Take the 2-minute tour ×
Physics Stack Exchange is a question and answer site for active researchers, academics and students of physics. It's 100% free, no registration required.

I'm trying to do the problem below, but it seems like there is incomplete information.

PROBLEM STATEMENT: In a scattering experiment, $10^6$ $\alpha$ particles are scattered at an angle of $4^{\circ}$. Find the number of $\alpha$ particles scattered at an angle of 6$^{\circ}$.

The reason it seems incomplete is because the number of particles scattered at an angle of $6^{\circ}$ would be dependent on the "intensity profile" of the incident beam, right?

By intensity profile, I mean the following (see figure for reference): Imagine that there are no particles other than those that are coming in at distance $s$. In such a case, $\it all$ particles would be deflected by a certain amount, say $\Theta$, and no particles would be deflected by any other amount. Therefore, it seems like the number of particles deflected by any given angle is a direct function of the profile of incident beam, which is not given in the problem statement. To put things another way, the problem statement gives me the information that $10^6$ particles were located at distance $s$, assuming that $\Theta = 4^{\circ}$. It does not tell me how many particles were located at any distance other than $s$. I am assuming a classical picture, which is therefore completely deterministic.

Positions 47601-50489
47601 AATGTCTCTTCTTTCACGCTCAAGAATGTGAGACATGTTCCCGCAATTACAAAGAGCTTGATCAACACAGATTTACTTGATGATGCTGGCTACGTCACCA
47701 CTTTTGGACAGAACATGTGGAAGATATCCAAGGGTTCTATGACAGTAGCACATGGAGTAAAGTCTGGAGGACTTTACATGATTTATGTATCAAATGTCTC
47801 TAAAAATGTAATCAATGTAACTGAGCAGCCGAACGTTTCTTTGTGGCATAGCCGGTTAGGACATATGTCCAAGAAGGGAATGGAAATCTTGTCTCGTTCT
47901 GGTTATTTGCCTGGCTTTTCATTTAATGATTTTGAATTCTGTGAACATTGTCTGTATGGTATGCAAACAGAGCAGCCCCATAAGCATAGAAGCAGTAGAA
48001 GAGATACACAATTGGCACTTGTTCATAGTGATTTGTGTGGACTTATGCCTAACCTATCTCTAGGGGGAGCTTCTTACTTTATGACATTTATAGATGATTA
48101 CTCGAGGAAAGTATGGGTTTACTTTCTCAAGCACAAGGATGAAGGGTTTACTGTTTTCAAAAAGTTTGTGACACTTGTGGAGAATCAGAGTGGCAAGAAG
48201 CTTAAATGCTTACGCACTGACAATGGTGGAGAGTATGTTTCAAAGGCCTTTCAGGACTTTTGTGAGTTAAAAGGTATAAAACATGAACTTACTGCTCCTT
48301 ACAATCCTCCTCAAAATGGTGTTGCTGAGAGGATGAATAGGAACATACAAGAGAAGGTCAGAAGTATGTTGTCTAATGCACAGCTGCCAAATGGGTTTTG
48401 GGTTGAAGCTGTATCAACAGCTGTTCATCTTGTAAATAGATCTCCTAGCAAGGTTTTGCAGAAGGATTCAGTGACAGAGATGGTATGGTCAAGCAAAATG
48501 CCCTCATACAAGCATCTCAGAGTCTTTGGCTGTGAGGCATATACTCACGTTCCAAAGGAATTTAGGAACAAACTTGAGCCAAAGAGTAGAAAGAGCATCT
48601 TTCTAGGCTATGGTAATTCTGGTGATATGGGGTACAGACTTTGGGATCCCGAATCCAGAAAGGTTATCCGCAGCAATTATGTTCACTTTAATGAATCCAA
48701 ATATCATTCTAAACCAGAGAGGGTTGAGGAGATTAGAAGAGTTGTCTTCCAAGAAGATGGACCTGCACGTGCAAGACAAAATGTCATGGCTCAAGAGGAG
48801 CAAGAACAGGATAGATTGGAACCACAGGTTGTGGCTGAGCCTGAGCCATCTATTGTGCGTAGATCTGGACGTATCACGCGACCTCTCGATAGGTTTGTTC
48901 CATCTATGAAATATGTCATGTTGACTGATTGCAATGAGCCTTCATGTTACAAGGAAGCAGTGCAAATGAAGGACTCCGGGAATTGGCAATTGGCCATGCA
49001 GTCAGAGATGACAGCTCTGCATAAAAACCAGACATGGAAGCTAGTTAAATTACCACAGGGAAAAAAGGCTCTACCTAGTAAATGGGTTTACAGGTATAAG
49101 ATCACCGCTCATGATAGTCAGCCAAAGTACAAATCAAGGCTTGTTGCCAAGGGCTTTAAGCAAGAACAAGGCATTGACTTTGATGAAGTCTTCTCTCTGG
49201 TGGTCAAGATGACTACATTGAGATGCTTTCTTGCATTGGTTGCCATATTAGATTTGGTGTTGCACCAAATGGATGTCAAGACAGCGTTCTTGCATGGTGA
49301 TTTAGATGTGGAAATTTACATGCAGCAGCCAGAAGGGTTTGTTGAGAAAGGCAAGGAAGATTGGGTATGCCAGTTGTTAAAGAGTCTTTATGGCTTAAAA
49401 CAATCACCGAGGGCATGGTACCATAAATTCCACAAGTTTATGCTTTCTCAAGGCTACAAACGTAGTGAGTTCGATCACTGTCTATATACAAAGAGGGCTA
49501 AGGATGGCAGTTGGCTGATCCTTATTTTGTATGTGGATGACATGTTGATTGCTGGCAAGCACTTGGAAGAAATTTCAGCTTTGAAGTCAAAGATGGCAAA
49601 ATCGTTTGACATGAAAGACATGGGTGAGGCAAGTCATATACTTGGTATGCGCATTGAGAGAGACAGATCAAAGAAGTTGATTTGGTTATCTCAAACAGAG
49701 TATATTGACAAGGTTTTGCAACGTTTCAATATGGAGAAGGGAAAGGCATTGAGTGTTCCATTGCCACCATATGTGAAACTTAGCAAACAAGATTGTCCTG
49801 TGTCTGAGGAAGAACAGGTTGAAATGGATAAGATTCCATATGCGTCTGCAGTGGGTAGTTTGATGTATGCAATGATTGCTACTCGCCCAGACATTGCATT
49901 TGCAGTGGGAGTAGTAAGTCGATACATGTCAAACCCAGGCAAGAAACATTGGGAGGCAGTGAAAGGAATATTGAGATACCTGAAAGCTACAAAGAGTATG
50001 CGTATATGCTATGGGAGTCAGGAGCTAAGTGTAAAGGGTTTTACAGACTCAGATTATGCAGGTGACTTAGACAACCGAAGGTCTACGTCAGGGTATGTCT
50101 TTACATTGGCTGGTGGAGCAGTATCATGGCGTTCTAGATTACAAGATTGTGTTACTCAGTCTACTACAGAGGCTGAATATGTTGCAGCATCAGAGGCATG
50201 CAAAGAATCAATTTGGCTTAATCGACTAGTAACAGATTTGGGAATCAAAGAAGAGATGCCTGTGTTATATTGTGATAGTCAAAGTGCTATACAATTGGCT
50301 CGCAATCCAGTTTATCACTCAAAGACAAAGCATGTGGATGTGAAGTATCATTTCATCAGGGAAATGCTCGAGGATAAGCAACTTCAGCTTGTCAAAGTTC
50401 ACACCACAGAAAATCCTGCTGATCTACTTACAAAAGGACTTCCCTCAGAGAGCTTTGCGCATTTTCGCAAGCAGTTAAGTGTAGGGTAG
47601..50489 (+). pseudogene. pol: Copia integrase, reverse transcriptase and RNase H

enter image description here

share|improve this question
add comment

1 Answer 1

up vote 0 down vote accepted

The problem doesn't depend on the spatial distribution of the beam as long as the target is larger than the beam spot and uniform in areal density.

Why?

In the real world the target is a thin sheet of something1 and you only care (to a first approximation) about the one nucleus the alpha comes closest to.

The nuclei of the target can be assumed to be uniformly distributed and beam variation happen on a much (much!) larger spacial scale2 so the impact parameters ($s$) are effectively uniformly random as well.


1 Gold leaf in Rutherford's experiment.

2 At JLAB we could measure beam intensity variations at the $10^{-5}$ meter level, but that is still huge compare to inter-atomic spacing. In Rutherford's experiment it would have depended on the size of the collimator.

share|improve this answer
add comment

Your Answer

 
discard

By posting your answer, you agree to the privacy policy and terms of service.

Not the answer you're looking for? Browse other questions tagged or ask your own question.